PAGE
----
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29 million Americans have diabetes, and 1 in 4 don't know it

The number of Americans living with diabetes is soaring, and a good chunk of them don't even know they have it.

The Centers for Disease Control's latest report says more than 29 million Americans, roughly 1 in 11, have the disease. That's up more than 3 million from the last report three years ago. And 1 in 4 are undiagnosed.

We've been hearing a lot of scary facts about diabetes rates lately.

A study released last month found the rate of diabetes in kids rose 21 percent in the 2000s, a trend healthcare workers say is getting worse. (Via CBS)

"I'm a pediatrician. I should be taking care of colds, temper tantrums and potty training. And last month I had six new diabetics." (Via WCHS)

Another found rates in adults had doubled over the last 20 years. And if looking backward wasn't scary enough, Katy Couric's documentary "Fed Up" highlighted a startling prediction. (Via CNN)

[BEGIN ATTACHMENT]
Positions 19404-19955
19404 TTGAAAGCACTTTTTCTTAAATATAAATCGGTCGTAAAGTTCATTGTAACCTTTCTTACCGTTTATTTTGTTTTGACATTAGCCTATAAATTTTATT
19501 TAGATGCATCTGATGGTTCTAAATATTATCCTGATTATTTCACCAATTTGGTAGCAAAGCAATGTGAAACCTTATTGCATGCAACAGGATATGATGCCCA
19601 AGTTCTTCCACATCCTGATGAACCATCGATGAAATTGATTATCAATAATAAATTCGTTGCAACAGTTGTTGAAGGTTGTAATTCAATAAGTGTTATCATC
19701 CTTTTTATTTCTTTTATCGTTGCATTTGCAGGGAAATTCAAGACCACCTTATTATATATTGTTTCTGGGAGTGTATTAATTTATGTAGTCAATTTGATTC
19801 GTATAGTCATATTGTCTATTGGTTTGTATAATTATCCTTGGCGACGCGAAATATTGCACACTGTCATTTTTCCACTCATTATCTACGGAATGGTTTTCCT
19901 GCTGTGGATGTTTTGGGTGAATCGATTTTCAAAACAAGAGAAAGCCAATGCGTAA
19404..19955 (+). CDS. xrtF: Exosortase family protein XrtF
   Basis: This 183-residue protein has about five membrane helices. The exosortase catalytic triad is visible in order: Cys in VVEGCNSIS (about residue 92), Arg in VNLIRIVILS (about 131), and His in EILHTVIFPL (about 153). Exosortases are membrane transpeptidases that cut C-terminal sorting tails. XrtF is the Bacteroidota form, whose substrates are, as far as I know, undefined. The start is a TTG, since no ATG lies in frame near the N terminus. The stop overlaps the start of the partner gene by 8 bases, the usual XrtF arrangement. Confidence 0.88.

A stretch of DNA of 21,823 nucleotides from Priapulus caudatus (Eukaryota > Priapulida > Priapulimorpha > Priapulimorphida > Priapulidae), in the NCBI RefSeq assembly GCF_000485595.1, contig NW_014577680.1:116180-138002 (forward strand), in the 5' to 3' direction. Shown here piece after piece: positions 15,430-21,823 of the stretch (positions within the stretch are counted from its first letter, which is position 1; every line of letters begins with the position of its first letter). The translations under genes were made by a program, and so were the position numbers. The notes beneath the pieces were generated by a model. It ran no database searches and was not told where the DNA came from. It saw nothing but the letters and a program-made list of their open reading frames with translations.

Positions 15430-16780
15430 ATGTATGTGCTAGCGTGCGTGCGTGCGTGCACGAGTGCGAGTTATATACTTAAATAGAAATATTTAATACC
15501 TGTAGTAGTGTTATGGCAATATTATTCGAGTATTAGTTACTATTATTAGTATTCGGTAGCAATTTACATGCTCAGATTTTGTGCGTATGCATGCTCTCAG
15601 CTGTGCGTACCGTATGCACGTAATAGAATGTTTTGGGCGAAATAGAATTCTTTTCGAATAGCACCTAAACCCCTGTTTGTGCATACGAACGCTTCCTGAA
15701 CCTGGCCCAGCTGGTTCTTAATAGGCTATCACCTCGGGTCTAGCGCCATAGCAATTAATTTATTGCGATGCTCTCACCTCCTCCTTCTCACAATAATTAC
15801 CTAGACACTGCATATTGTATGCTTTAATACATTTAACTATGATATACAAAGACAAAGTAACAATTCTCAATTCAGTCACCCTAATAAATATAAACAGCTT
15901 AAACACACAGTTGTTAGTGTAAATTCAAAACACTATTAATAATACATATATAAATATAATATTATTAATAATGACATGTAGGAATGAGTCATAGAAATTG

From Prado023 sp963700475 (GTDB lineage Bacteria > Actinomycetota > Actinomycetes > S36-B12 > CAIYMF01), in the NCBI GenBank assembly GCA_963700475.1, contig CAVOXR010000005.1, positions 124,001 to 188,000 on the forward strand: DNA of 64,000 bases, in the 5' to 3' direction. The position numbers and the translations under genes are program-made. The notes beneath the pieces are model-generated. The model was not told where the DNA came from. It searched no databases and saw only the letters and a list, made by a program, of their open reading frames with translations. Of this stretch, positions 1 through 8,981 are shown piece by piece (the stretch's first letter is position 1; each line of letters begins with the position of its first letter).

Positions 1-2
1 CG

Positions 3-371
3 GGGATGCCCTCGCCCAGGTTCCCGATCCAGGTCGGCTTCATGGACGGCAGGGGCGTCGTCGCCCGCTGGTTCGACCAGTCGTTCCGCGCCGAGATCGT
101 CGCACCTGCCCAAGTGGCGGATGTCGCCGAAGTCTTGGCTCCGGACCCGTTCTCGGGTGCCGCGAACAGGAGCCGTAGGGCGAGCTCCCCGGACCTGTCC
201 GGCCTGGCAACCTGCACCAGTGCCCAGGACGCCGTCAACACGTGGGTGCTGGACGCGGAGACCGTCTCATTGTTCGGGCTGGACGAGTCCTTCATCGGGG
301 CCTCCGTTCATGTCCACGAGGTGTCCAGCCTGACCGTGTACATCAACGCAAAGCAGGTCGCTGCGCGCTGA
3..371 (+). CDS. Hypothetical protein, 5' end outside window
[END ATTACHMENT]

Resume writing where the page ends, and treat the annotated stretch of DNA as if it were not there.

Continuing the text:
"By 2050, 1 out of every 3 Americans will have diabetes." (Via Radius-TWC / "Fed Up")

But it's not just the U.S. getting bad news. 

The U.K.'s rise in diabetes rates recently passed that of the U.S., and a full third of Brits have elevated blood sugar, a precursor to diabetes. (Via BBC)

The silver lining is that part of the increase in rates is due to better treatments. When people with diabetes live longer, the overall rate rises.

But while drugs are always improving, the best treatment plans are still lifestyle related, including healthy diet and exercise. (Via The White House)

The report also estimated that diabetes cost the U.S. nearly a quarter of a trillion dollars in medical treatments and lost work.

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